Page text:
Al-Qaeda’s second-in-command ‘killed by motorbike assassins’ in Iran

One of Al-Qaeda’s top leaders has reportedly been killed in Iran, intelligence officials have claimed.

Abdullah Ahmed Abdullah, also known as Abu Muhammad al-Masri, was gunned down and killed by motorbike riding assassins on August 7.

The high-ranking Al-Qaeda leader was second-in-command of the terrorist organisation and is believed to have been the mastermind behind deadly American embassy bombings in Africa in 1998.

The Egyptian terrorist was aged 57 when he was shot dead in Tehran, Iran, by the two assassins who drove by on a motorbike three months ago.

The New York Times reports that he was shot dead alongside his daughter Maryam – who had been married to Hamza bin Laden; the son of Osama bin Laden.

Al-Qaeda's second-in-command 'killed by motorbike assassins' in Iran
Abdullah Ahmed Abdullah – known as Abu Muhammad al-Masri in the terrorist world – is dead

It is reported that the assassination was carried out “by Israeli operatives at the behest of the United States, according to four of the officials”.

The NY Times report goes on to state that the death has not been announced by Al-Qaeda, claims Iranian officials “covered [the assassinations] up”, and adds that no nation has claimed responsibility for the killings.

Al-Masri had been on the FBI’s Most Wanted list in connection with the bombing of American Embassies in Kenya and Tanzania 22 years ago.

The attacks killed 224 people and injured hundreds more.

A $10 million (£7.6 million) was offered for information leading to his capture. But reports on Friday suggest his image still features on the FBI’s Most Wanted list.

Al-Qaeda's second-in-command 'killed by motorbike assassins' in Iran
al-Masri is believed to have orchestrated the bombing of American embassies in Africa in 1998

It is claimed al-Masri had been held in Iranian custody since 2003 – but had been allowed to live freely in the Pasdaran district of Tehran since 2015.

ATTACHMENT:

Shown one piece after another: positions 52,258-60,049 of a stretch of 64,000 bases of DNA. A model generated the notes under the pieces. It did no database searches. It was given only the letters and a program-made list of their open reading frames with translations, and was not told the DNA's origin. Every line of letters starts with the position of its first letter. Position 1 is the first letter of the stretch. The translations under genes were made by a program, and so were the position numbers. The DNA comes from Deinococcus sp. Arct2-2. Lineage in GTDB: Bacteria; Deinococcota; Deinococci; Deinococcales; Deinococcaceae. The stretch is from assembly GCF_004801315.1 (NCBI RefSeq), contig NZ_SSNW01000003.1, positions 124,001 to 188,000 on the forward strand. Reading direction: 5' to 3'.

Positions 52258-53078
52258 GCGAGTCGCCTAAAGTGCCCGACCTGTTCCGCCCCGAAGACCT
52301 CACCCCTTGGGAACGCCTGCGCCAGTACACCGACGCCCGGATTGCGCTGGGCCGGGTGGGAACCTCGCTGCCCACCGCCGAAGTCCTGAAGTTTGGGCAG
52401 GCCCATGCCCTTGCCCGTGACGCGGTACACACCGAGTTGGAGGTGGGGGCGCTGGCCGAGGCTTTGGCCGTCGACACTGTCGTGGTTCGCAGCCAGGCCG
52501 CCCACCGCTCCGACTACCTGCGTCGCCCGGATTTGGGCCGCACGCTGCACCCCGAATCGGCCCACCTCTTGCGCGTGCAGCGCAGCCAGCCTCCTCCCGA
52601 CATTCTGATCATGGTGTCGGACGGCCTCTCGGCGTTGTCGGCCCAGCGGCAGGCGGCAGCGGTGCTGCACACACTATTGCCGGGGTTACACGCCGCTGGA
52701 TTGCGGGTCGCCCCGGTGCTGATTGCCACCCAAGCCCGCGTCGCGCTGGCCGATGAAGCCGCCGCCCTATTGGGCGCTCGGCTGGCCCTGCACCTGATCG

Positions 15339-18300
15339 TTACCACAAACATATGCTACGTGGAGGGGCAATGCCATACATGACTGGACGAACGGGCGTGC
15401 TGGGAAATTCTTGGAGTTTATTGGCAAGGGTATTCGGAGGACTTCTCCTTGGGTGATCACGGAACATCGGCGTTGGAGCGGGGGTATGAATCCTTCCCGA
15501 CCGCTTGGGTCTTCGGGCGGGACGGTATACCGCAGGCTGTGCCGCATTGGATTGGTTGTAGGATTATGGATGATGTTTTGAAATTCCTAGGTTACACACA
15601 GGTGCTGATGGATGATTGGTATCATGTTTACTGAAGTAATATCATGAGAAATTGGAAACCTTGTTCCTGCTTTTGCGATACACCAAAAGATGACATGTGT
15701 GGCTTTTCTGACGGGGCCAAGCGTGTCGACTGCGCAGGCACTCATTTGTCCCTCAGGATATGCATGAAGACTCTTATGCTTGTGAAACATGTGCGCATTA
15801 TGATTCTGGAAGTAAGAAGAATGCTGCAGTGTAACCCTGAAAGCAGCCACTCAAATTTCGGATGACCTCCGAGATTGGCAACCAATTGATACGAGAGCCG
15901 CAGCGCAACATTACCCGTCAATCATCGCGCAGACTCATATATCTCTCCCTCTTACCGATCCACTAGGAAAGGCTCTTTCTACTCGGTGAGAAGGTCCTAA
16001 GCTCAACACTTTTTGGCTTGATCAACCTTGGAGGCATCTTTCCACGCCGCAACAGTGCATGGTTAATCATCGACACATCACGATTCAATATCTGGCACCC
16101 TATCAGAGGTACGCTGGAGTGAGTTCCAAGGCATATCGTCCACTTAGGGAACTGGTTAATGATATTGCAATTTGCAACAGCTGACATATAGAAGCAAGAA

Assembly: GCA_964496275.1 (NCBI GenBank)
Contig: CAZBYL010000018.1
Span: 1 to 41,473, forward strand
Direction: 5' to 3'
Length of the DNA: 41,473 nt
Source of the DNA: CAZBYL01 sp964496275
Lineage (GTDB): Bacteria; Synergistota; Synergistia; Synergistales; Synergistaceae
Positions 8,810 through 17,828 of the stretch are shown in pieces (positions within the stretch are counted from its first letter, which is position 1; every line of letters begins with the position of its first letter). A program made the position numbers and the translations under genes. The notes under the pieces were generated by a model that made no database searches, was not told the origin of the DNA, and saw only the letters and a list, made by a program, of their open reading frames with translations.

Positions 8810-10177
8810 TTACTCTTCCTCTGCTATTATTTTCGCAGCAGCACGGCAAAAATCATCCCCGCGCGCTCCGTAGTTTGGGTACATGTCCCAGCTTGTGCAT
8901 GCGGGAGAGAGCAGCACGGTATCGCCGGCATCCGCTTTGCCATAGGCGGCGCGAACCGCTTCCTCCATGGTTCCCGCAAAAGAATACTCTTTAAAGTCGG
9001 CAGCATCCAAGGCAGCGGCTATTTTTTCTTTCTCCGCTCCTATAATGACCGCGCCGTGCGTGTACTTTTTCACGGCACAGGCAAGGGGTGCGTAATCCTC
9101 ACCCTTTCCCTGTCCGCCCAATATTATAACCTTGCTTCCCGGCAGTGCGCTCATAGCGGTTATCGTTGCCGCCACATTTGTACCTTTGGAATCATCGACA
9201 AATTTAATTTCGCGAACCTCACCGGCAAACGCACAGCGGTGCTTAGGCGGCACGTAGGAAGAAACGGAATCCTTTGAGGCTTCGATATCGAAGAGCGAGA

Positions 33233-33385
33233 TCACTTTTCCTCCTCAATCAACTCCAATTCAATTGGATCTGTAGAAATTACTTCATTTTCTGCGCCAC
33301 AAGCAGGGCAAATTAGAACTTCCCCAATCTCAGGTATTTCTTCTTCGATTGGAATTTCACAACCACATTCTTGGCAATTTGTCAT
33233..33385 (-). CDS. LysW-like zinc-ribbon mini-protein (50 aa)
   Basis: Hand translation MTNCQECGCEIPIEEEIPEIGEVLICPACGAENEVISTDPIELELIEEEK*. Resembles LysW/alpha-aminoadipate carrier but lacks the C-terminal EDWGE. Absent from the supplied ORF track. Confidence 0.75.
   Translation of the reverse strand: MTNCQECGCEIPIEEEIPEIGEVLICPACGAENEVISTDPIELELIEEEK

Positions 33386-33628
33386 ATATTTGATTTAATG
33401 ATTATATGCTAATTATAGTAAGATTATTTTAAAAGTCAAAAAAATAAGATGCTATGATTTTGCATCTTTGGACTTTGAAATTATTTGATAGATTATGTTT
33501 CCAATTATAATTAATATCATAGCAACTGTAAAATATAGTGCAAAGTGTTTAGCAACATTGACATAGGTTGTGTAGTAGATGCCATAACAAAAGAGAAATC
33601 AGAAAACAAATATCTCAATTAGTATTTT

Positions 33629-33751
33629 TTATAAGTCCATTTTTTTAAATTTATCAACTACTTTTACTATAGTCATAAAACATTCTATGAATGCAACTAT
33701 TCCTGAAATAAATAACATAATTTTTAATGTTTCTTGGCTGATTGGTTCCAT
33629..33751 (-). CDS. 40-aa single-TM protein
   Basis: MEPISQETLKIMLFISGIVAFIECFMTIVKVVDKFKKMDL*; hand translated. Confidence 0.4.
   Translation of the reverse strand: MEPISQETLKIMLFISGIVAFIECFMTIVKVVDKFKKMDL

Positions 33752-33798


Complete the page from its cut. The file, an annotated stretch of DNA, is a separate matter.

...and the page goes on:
The NY Times reports he had been driving with his daughter at 9pm on August 7 in his white Renault L90 sedan when two men on a motorbike pulled up beside his car, fired five shots, and drove away.

Local Iranian news is said to have reported the deaths as Lebanese history teacher Habib Daoud and his daughter, Maryam, 27.

However, it is suggested “Habib Daoud” never existed and Iranian officials were attempting to cover up the death of al-Masri.

Al-Qaeda's second-in-command 'killed by motorbike assassins' in Iran
Embassies were bombed in Kenya and Tanzania

Yoram Schweitzer, head of the Terrorism Project of the Institute for National Security Studies in Tel Aviv, has said: “When Al -Qaeda began to carry out terrorist activities in the late 1990s, al-Masri was one of the three of Bin Laden’s closest associates, serving as head of the organization’s operations section.

“He brought with him know-how and determination and since then was involved in a large part of the organization’s operations, with an emphasis on Africa.”

He went on to suggest al-Masri may have fled to Iran to limit his risk of extradition to the USA.

Mr Schweitzer said: “They believed the United States would find it very difficult to act against them there.

“Also because they believed that the chances of the Iranian regime doing an exchange deal with the Americans that would include their heads were very slim.”

While Nicholas J. Rasmussen, a former director of the National Counterterrorism Center, expressed hopes the assassination of al-Masri will help snuff out what remains of Al Qaeda.

He said: “It just further contributes to the fragmentation and decentralization of the Al Qaeda movement.”